How social media influences our self-perception

Written by Oliver Farrimond

 

So not long ago a friend of mine (for now lets just call him Steve) deleted all his social media accounts and I could never understand why anyone could or want to do that until I asked him why, the answer he gave me was quite shocking and I had never realised how harmful social media, a fun place for people to go when wanting to get away from the stress of real life, could be. Steve as well as thousands of other teenagers around the world using platforms like Facebook, Instagram, Snapchat, ect deleted his accounts because of social pressure to take the right picture with the right filter wearing the right outfit at the right place all these aspects were way to much pressure on Steve leading him to have depression, anorexia and feeling very insecure about his body image.

As we know perception is everything especially in a world of technology and social media. We want to be liked by everyone and with the power to broadcast yourself around the world this dream has never been easier.

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There are a lot of articles and studies out there about the negative psychological effects of social media and its toxic depressing environment for body image, with the person we display on social media hardly ever the same person we are in reality. We highlight the best aspects of ourselves posting them for the world to see while hating all our other parts. This is a term called smiling depression where people act happy around people but secretly hate themselves, with other mental illnesses being highly common with heavy social media users. Social media causes us to forget that everyone has imperfections and problems in their lives. We create through these platforms the ideal person we want to be wether we are doing it to impress someone or to feel better about our lives we are lying to ourselves and sometimes we don’t even realise its happening, so before you procrastinate or just need something to out of boredom think about how you’ll feel about yourself after then you might want to rethink that choice and do another activity like read a book.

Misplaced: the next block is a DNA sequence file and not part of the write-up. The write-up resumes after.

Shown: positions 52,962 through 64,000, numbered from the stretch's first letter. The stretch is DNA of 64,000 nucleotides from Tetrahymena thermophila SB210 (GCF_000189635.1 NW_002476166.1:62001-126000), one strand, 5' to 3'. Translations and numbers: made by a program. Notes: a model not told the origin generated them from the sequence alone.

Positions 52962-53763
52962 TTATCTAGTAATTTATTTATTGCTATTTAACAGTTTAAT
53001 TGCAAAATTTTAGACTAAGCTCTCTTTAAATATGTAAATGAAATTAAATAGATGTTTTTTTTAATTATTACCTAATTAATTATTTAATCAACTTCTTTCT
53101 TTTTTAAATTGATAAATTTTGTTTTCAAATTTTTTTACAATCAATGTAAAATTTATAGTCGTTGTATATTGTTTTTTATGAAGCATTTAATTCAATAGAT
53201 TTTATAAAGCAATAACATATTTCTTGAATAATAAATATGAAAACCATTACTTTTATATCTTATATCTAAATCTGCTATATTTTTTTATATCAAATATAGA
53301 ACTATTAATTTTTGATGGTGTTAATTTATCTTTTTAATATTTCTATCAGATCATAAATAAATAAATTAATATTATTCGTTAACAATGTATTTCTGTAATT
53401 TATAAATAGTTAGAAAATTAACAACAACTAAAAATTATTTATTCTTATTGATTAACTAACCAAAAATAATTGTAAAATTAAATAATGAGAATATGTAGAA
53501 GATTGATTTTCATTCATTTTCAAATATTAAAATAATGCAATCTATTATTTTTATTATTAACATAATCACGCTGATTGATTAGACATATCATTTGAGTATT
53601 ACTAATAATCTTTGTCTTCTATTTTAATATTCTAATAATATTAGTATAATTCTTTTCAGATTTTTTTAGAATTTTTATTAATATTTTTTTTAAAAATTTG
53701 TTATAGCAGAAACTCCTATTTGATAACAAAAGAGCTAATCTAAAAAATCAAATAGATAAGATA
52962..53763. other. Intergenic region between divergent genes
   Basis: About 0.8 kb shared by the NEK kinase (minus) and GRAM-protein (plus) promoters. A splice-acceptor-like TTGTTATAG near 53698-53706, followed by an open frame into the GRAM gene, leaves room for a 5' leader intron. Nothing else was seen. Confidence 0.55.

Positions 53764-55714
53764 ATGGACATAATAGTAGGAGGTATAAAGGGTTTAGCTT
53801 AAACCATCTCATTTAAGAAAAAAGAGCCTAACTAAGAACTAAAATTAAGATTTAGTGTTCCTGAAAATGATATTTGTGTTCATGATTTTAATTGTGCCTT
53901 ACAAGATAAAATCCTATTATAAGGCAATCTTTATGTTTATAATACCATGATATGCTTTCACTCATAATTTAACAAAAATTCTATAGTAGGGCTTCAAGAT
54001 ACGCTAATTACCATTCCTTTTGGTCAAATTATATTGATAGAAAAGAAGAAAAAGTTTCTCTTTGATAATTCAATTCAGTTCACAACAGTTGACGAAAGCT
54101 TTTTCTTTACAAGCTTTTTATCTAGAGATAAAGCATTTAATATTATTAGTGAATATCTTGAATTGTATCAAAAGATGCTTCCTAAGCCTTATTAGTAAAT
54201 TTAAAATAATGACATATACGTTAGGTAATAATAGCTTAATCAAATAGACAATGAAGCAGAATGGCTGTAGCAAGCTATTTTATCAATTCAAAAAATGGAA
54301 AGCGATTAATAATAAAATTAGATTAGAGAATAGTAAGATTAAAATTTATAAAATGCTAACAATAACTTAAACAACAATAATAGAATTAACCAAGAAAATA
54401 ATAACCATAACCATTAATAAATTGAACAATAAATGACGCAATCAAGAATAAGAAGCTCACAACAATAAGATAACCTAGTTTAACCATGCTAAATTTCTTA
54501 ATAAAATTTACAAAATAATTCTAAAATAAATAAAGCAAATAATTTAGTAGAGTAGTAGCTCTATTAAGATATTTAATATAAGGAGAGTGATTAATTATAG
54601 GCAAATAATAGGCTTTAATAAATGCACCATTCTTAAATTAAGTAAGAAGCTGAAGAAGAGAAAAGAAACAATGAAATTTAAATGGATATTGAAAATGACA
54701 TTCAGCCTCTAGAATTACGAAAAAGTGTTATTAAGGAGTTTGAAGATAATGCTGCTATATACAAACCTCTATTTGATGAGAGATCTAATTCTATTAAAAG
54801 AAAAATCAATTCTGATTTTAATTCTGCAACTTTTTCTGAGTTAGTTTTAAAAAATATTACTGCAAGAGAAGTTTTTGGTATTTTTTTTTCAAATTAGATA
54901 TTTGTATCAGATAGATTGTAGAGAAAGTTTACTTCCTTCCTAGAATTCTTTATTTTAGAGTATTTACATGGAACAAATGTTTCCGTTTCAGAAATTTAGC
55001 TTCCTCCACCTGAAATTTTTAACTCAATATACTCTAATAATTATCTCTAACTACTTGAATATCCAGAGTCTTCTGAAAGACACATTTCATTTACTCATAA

Many younger celebrities are commonly know for being excessive shares on social media posting glamorous, perfect images on places like Instagram attracting millions of likes. But more often than not these images are heavily edited disguising all the imperfection we “normal” people have. So when people especially teenagers spend hours a day looking at these attractive images they compare their own appearance to those altered images therefore exactly like my friend Steve thinking they are not good enough leading to depression and eating disorders.

hRcIF57tRK_1431021983539.jpgNote: This does not mean that social media causes these problems, its a great place to share thoughts, memories and connect with the world, its just the content posted there and peoples views and opinions on them turn social media into a toxic mirror. Many other factors also contribute to these problems including friends but social media plays a powerful role in shaping body problems. Although this is a very harmful issue it does not affect everyone in the same way.

Platforms such as Facebook, Instagram and Snapchat all deliver the tools that allow anyone to earn approval for their appearance and compare themselves to others with the most vulnerable users being the ones we’ve all seen, the obsessive, on their phones 24/7 posting selfies and commenting on literally everything, these people feel anxious when not connected feeling as if they are missing out. But its not just these platforms that can change the way we see others its free apps that with just a click of a button or a swipe up or down can cover up pimples, whiten teeth, look thinner all becoming hotter, this provides an illusion almost like a Halloween mask. Teenagers take in digitally altered images with a critical eye, which is harmful, when social media is highly visual and interactive being their main way of communicating.